Maximize your TFSA savings

By Justin Lee
Feb 14, 2018
Photo credit: scyther5/Thinkstock

Believe it or not, the tax-free savings account (TFSA) has been around in Canada for nine years now. If you haven’t given much thought to it in the past or you’re just thinking about investing into a TFSA account, here are some things you’ll want to know.

 

What is a TFSA?

A TFSA is one of two types of registered investment accounts. The other type is called a registered retirement savings plan (RRSP). With a TFSA, you can invest in financial products ranging from Guaranteed Investment Certificates, stocks, mutual funds, index funds, and foreign currencies. In order for you to be able to buy these types of investments, you’ll have to deposit or “contribute” some money to your TFSA account.

You can open up a TFSA at various financial institutions, whether it’s your bank, a credit union, or a robo-advisor. If you’re opening up a TFSA at a bank, you should decide if you want to take a DIY approach to investing, or have an advisor manage your funds for you. There are different kinds of TFSA accounts that allow you to make trades by yourself, which is why it’s important to make that decision early.

How much can I contribute to my TFSA?

Your TFSA contribution limit is based on your age. It has changed a bit since TFSAs first came out, but for 2018, if you’re over the age of 18, you can contribute up to $5,500 this year. If you have never contributed to your TFSA and were born before the year 2000, you can contribute up to $57,500 for 2018. And if you don’t contribute to your TFSA this year, your contribution room carries forward to the following year.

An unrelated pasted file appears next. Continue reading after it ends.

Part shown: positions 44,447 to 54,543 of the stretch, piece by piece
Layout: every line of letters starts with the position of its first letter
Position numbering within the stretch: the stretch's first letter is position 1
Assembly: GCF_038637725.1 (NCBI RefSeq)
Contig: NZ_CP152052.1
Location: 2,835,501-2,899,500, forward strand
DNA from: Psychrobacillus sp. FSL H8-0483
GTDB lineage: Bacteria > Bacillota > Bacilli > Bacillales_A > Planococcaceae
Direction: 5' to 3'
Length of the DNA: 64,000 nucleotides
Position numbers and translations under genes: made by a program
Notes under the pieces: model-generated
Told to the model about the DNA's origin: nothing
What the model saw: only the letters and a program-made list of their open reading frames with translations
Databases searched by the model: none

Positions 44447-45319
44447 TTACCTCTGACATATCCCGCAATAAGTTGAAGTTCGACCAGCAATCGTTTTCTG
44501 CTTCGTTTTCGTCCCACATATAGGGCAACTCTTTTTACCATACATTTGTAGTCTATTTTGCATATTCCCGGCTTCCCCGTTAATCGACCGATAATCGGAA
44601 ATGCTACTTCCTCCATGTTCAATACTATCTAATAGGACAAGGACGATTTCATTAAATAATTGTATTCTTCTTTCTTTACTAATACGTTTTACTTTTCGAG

On the other hand, make sure you don’t over-contribute to your TFSA, or you’ll have to pay 1% penalty per month on the excess for the rest of the year. For example, if your contribution limit is $5,500 for 2018 and you contributed $3,000 on January 2 and another $3,500 on January 20, you have an excess contribution of $1,000. As a result, you would be paying 1% on the $1,000 monthly until the start of 2019.

Similar to overpaying, you also need to be careful about withdrawing from your TFSA. If you need to do it, be mindful of when your contribution amount resets.

 

Free CPA Canada financial literacy sessions

Did you know that CPA Canada offers free financial literacy presentations that can be delivered to workplaces, community groups, schools, and more? These sessions can be targeted towards different audiences (i.e. post-secondary students, entrepreneurs, seniors, New Canadians, etc.). Book your session today!

 

What happens when I withdraw money from my TFSA account?

Unlike the RRSP, you don’t have to pay any taxes when you withdraw money from your TFSA account. Your contributions to your TFSA account are considered after-tax money (money you received from a pay cheque), so you’ve already paid taxes on it.

But you must be careful because when you withdraw money from your TFSA, you will “lose” that portion of your contribution room for that year. Similar to the example above, once you withdraw from your TFSA, your contribution limit actually stays the same until January 1 of the following year. If you contribute $4,000 on March 1 and then withdraw $2,000 on April 30, you can still only contribute $1,500 more that year without penalty.

Should I take advantage of a TFSA High Interest Savings Account at my bank?

Some banks offer a high interest savings account for your TFSA. This may be good for you if you plan to make a withdrawal from your TFSA in the near future, but it doesn’t use the TFSA to its full potential in the long-run. 

The return you receive on these accounts is low compared to returns from index funds or stocks. You may be better off following the Couch Potato Portfolio approach for your TFSA account, and let the money grow over the long-term. For your safety net, you can still keep a regular savings account and pay a small amount of tax on the interest.

For more information on your TFSA, RRSPs, and tax deductions and incentives, check out CPABC’s RRSP and Tax Tips at rrspandtaxtips.com.


Justin Lee, CPA, is the co-founder of Young Guys Finance, an online video channel that teaches young Canadians the essentials of personal finance planning and management. Watch their videos at youtube.com/youngguysfinance.